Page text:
Forest fires and wildfires can threaten ecosystems, wildlife, property, and often, large swaths of populations. Early warning of active fire hotspots plays a crucial role in planning, managing, and mitigating the damaging effects of wildfires. The NASA Fire Information for Resource Management System (FIRMS) has been providing active fire location information to users in easy-to-use formats for the better part of last decade, with a view to improving the alerting mechanisms and response times to fight forest and wildfires. FIRMS utilizes fires flagged as hotspots by the MODIS instrument flying aboard the Aqua and Terra satellites and sends early warning of detected hotspots via email in near real-time or as daily and weekly summaries. The email alerts can also be customized to send alerts for a particular region of interest, a country, or a specific protected area or park. In addition, a web mapping component, named "Web Fire Mapper" helps query and visualize hotspots. A newer version of Web Fire Mapper is being developed to enhance the existing visualization and alerting capabilities. Plans include supporting near real-time imagery from Aqua and Terra satellites to provide a more helpful context while viewing fires. Plans are also underway to upgrade the email alerts system to provide mobile-formatted messages and short text messages (SMS). The newer version of FIRMS will also allow users to obtain geo-located image snapshots, which can be imported into local GIS software by stakeholders to help further analyses. This talk will discuss the FIRMS system, its enhancements and its role in helping map, alert, and monitor fire hotspots by providing quick data visualization, querying, and download capabilities.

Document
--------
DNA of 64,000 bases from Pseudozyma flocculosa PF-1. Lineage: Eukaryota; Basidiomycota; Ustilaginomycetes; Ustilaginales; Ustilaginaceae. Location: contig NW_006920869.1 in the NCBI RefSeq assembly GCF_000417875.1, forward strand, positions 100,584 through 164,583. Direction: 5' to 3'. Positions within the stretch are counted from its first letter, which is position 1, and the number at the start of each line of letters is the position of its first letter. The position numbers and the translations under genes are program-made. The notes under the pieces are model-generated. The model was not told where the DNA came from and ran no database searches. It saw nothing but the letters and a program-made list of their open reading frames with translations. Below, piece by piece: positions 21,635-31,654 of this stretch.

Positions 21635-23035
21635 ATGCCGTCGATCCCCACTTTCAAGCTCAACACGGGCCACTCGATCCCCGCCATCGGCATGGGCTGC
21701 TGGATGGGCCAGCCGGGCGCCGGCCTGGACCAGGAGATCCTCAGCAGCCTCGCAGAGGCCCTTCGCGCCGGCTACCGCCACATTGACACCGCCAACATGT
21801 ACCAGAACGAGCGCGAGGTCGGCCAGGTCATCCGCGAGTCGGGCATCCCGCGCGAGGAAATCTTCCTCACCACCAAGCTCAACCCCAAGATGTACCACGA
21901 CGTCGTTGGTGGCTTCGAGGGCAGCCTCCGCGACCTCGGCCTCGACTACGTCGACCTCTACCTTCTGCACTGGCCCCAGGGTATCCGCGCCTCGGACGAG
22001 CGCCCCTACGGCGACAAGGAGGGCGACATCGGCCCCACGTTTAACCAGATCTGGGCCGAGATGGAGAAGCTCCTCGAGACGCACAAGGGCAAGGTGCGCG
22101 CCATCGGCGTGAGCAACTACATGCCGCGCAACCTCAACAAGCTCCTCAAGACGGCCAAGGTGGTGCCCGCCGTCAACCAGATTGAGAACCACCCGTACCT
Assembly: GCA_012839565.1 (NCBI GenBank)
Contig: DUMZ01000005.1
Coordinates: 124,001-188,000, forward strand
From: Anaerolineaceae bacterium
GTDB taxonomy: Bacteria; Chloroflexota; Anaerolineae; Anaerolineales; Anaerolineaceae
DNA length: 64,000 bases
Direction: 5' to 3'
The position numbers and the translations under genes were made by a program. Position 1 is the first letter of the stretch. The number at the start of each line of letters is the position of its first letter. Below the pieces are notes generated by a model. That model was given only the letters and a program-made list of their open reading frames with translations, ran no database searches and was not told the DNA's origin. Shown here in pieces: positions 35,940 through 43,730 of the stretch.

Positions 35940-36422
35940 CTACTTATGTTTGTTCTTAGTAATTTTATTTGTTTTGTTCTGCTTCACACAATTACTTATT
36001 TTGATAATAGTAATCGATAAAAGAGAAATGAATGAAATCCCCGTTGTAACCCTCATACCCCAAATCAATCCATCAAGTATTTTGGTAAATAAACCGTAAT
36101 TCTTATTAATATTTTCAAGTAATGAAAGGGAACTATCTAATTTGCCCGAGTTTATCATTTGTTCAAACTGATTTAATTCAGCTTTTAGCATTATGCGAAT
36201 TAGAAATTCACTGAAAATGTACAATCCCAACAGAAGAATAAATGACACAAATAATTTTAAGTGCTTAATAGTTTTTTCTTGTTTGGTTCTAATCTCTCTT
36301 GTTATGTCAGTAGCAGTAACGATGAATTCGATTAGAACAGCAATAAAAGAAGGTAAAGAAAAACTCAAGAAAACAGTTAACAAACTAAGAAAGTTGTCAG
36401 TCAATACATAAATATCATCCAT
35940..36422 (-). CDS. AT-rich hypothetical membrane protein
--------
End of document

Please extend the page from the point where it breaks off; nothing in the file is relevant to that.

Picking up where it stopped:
Giovanni, the NASA Goddard online visualization and analysis tool ( ) allows users explore various atmospheric phenomena without learning remote sensing data formats and downloading voluminous data. Using NASA MODIS (Terra and Aqua) and ESA MERIS (ENVISAT) aerosol data as an example, we demonstrate Giovanni usage for online multi-sensor remote sensing data comparison and analysis.

Working collaboratively, NASA and NOAA are producing data from the Visible Infrared Imaging Radiometer Suite (VIIRS). The National Snow and Ice Data Center (NSIDC), a NASA Distributed Active Archive Center (DAAC), is distributing VIIRS snow cover, ice surface temperature, and sea ice cover products. Data is available in .nc and HDF5 formats with a temporal coverage of 1 January 2012 and onward. VIIRS, NOAA's latest radiometer, was launched aboard the Suomi National Polar-orbiting Partnership (SNPP) satellite on October 28, 2011. The instrument comprises 22 bands; five for high-resolution imagery, 16 at moderate resolution, and one panchromatic day/night band. VIIRS is a whiskbroom scanning radiometer that covers the spectrum between 0.412 μm and 12.01 μm and acquires spatial resolutions at nadir of 750 m, 375 m, and 750 m, respectively. One distinct advantage of VIIRS is to ensure continuity that will lead to the development of snow and sea ice climate data records with data from the Moderate Resolution Imaging Spectroradiometer (MODIS) instruments on the NASA Earth Observing System (EOS) Aqua and Terra satellites. Combined with the Advanced Very-High-resolution Radiometer (AVHRR), the AVHRR-MODIS-VIIRS timeline will start in the early 1980s and span at least four decades-and perhaps beyond-enabling researchers to produce and gain valuable insight from long, high-quality Earth System Data Records (ESDRs). Several options are available to view and download VIIRS data: Direct download from NSIDC via HTTPS. Using NASA Earthdata Search, users can explore and download VIIRS data with temporal and/or spatial filters, re-format, re-project, and subset by spatial extent and parameter. API access is also available for all these options; Using NASA Worldview, users can view Global Imagery Browse Services (GIBS) from VIIRS data; Users can join a VIIRS subscription list to have new VIIRS data automatically ftp'd or staged on a local server as it is archived at NSIDC.